Combustible Celluloid
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With: Lakeith Stanfield, Tessa Thompson, Jermaine Fowler, Omari Hardwick, Terry Crews, Kate Berlant, Michael X. Sommers, Danny Glover, Steven Yeun, Armie Hammer, Robert Longstreet, David Cross (voice), Patton Oswalt (voice), Lily James (voice), Forest Whitaker, Rosario Dawson (voice)
Written by: Boots Riley
Directed by: Boots Riley
MPAA Rating: R for pervasive language, some strong sexual content, graphic nudity, and drug use
Running Time: 105
Date: 07/05/2018

Sorry to Bother You (2018)

3 Stars (out of 4)

Telephone Polarizer

By Jeffrey M. Anderson

If movies existed in a vacuum, then Sorry to Bother You — written and directed by Oakland's Boots Riley — would be a mixed bag.

It has a change of gears so abrupt as to feel off-putting. It's hilarious for a while, and then it's just... weird.

However, movies do not exist in a vacuum, and Sorry to Bother You, which opens Friday in Bay Area theaters, is notable in many other ways. Above all, it's a rebel film, a film for any viewer that's sick and tired and angry about the world today.

Up-and-coming star Lakeith Stanfield, with his lanky frame and soft, wounded eyes, stars as Cassius Green; say it out loud and the reason is clear.

Cassius lives in less-than-ideal quarters (a great early joke) and can't seem to make ends meet. He goes to jobs with wildly fake resumes and references, and, despite being caught, gets a job at Regalview as a telemarketer.

It's a terrible job, compounded by the fact that no one wants to buy anything. However, in the next cubicle, Cash meets veteran telemarketer Langston (Danny Glover), who encourages Cassius to use his "white voice."

The "white voice" (hilariously dubbed by David Cross) works, and Cassius is catapulted through the ranks, into a world of highly-paid salespeople in glamorous offices, all of whom are instructed to use "white voice" all the time.

(Patton Oswalt and Lily James provide other "white voices," while Rosario Dawson turns up in a vocal cameo as an introductory voice in the elevator upstairs.)

Cassius's artist girlfriend Detroit (the amazing Tessa Thompson) joins in as the grunt workers try to unionize, while Cassius is invited to a swanky party to meet the company CEO (Armie Hammer).

Also at the party, he accidentally discovers what's really going on.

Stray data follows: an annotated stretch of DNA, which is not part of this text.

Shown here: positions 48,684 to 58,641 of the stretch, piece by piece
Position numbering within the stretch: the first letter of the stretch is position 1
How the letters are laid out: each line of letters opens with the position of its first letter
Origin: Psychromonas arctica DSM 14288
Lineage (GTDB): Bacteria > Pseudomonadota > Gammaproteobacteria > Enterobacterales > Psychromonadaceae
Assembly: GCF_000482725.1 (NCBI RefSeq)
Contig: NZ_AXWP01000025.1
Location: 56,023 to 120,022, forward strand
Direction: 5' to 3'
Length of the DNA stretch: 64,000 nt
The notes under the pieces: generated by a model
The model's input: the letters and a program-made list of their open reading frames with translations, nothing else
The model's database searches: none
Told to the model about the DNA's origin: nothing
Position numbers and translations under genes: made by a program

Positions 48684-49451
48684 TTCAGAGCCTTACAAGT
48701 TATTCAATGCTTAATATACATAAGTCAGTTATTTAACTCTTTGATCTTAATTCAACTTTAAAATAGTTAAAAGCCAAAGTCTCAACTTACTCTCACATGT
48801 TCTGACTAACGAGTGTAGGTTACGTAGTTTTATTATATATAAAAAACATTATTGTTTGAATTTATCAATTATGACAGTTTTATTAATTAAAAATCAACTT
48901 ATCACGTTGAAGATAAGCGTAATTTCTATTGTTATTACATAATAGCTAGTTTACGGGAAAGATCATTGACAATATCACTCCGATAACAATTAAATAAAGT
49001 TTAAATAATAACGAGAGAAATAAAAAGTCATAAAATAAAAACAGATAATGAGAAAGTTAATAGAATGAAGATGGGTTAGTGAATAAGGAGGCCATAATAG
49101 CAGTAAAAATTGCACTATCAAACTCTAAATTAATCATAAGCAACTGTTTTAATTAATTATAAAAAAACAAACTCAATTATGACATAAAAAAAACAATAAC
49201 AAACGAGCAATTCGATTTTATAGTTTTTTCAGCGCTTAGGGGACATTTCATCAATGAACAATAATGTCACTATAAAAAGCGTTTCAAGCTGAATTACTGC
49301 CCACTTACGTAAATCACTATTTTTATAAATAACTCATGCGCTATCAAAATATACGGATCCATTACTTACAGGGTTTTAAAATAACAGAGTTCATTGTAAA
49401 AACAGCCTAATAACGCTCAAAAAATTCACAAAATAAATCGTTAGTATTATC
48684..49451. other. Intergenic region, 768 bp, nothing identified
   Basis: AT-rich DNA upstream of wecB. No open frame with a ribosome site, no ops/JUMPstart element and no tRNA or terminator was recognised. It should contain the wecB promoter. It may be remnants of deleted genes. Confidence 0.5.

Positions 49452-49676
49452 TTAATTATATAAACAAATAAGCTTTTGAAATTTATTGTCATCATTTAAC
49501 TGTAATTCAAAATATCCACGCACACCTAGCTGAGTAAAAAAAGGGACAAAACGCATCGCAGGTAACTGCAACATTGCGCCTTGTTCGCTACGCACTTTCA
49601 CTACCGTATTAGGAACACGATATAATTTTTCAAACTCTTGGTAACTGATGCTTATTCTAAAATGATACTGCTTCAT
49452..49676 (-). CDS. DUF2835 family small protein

Sorry to Bother You, whose screenplay was published in 2014 in McSweeney's Quarterly Concern, veers hard into a non-reality world. In the background are ads for a company that promises "worry free living," which comes close to slavery.

The movie is sidesplitting for about half of its running time — the reliable Terry Crews helps in a few scenes — and then it becomes disjointed, pinging around like a pinball in a machine full of lights and flash.

It's in the same vein as things like Alex Cox's punk-rock L.A. odyssey Repo Man and this year's How to Talk to Girls at Parties.

Both of those movies feature aliens, but Sorry to Bother You goes a little further. The reveal here is creepy and queasy, and a little confusing. Does it mean anything, or is this just an attempt to squeeze virtually everything possible into one movie?

Certainly the movie is angry about plenty of things (racism, capitalism, stupidity, etc.), but perhaps this anger also results in a lack of discipline, or focus.

The haywire music by art band tUnE-yArDs (as well as songs by Riley's hip-hop group The Coup) adds to the disarray. Even Stanfield's face constantly registers a blend of dismay and disgust.

And yet for all its messiness and crude ambition Sorry to Bother You is still hard to dismiss, because it comes from a true place, and exists for real people.

Perhaps it's even part of a movement. Movies like Justin Simien's Dear White People (and its excellent spinoff TV series), Jordan Peele's Get Out, Ryan Coogler's Black Panther, and upcoming releases like Spike Lee's BlacKkKlansman and Carlos López Estrada's Blindspotting seem to tackle current concerns through clever combinations of humor and horror (that is, to be horrified, rather than scared).

In other words, Sorry to Bother You is certainly here to bother, and is not sorry at all.

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